“The Crown” on Netflix will come to an end with season 5. Imelda Staunton will Queen Elizabeth II in the last season.
This means that “The Crown” will likely not reach the point of Princess Diana’s death. This past season has been concerned with the 1960s. The next season will cover the 70s. Unless they jump forward, “The Crown” will end in the 1980s, maybe with the marriage of Diana and Charles.
In 2016, Netflix’s Ted Sarandos said in press conferences that “The Crown” would run six seasons, and take Elizabeth from the beginning until now. But that seems to have changed. He said, “The idea is to do this over six decades, in six seasons presumably, and make the whole show over eight to 10 years.”
That idea has changed, and I don’t think it’s because of the cost. When Harry and Meghan’s story blew up, I wrote that they didn’t want to wind up being a season of “The Crown.” A short time later, Harry said something similar. I think it must have dawned on the Palace that “The Crown” would eventually leave the realm of nostalgia and arrive at prickly moments, like Charles and Diana’s divorce, their affairs, her death, and the current situation. Were phone calls made? I wouldn’t doubt it. Plus, if “The Crown” really were to saunter on into the 90s, we’d have “Randy Andy” and Koo Stark, and so many other scandals. Even Netflix couldn’t afford to cast so many people!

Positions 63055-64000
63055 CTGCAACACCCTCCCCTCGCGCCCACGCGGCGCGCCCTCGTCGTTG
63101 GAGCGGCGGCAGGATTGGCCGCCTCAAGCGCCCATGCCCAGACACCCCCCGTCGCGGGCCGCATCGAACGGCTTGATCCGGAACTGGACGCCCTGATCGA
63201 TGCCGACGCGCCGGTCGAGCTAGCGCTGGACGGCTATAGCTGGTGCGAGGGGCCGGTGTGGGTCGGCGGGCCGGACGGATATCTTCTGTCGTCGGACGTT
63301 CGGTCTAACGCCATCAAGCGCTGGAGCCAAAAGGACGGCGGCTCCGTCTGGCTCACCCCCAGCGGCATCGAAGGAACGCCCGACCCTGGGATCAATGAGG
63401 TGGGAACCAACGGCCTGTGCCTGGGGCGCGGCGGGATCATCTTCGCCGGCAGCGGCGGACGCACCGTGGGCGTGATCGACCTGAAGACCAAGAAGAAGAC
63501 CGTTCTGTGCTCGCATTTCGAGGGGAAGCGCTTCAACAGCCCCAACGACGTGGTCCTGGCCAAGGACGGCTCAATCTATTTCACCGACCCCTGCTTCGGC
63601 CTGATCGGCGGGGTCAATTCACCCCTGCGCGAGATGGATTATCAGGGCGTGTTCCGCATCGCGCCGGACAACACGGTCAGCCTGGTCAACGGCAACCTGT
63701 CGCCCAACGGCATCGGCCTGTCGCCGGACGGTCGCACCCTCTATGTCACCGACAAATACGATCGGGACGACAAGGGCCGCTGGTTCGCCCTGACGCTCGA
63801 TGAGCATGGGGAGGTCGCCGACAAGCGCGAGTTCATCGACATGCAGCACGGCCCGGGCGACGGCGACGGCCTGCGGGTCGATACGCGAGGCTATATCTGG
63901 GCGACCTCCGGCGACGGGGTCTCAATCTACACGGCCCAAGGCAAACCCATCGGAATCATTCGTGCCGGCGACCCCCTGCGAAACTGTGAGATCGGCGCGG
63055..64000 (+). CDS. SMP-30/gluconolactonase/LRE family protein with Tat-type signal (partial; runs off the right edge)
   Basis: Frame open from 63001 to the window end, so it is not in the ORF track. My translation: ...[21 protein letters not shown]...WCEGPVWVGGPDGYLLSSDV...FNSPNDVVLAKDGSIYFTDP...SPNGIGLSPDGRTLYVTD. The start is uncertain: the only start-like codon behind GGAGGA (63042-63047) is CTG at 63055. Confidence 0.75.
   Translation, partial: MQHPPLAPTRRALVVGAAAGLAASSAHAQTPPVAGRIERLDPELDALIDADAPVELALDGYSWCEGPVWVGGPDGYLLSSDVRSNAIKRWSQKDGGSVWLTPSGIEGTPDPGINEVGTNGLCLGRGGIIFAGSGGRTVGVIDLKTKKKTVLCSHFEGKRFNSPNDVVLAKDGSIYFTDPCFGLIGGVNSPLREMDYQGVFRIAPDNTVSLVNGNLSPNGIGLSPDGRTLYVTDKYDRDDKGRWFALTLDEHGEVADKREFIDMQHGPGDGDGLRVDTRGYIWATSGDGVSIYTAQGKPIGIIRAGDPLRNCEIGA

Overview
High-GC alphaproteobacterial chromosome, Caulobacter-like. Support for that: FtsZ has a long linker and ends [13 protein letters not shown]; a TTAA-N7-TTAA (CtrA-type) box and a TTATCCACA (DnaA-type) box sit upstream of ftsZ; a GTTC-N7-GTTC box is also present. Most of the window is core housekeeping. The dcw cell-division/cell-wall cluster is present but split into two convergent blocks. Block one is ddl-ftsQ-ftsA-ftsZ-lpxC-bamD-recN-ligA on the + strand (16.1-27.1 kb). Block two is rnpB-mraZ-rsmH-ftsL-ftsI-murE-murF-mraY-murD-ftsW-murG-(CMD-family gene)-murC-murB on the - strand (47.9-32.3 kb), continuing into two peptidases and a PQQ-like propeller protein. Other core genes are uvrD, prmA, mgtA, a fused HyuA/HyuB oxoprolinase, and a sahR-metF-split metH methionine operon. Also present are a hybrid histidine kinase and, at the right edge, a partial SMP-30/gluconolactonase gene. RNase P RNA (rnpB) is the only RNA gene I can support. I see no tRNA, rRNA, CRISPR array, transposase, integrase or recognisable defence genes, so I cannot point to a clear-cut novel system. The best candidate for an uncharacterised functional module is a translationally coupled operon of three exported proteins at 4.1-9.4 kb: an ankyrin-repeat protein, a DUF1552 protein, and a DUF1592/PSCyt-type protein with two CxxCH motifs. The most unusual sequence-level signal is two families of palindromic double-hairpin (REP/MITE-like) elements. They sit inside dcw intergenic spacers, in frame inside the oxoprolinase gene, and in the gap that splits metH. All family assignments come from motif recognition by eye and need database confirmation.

The show’s creator, Peter Morgan, has been given a lovely, staged quote for the press release: “At the outset I had imagined The Crown running for six seasons but now that we have begun work on the stories for season five it has become clear to me that this is the perfect time and place to stop,” said Morgan. “I’m grateful to Netflix and Sony for supporting me in this decision.”
Perfect time? I don’t think so. But we’ve learned enough to know that if the Palace says it’s time, it’s time.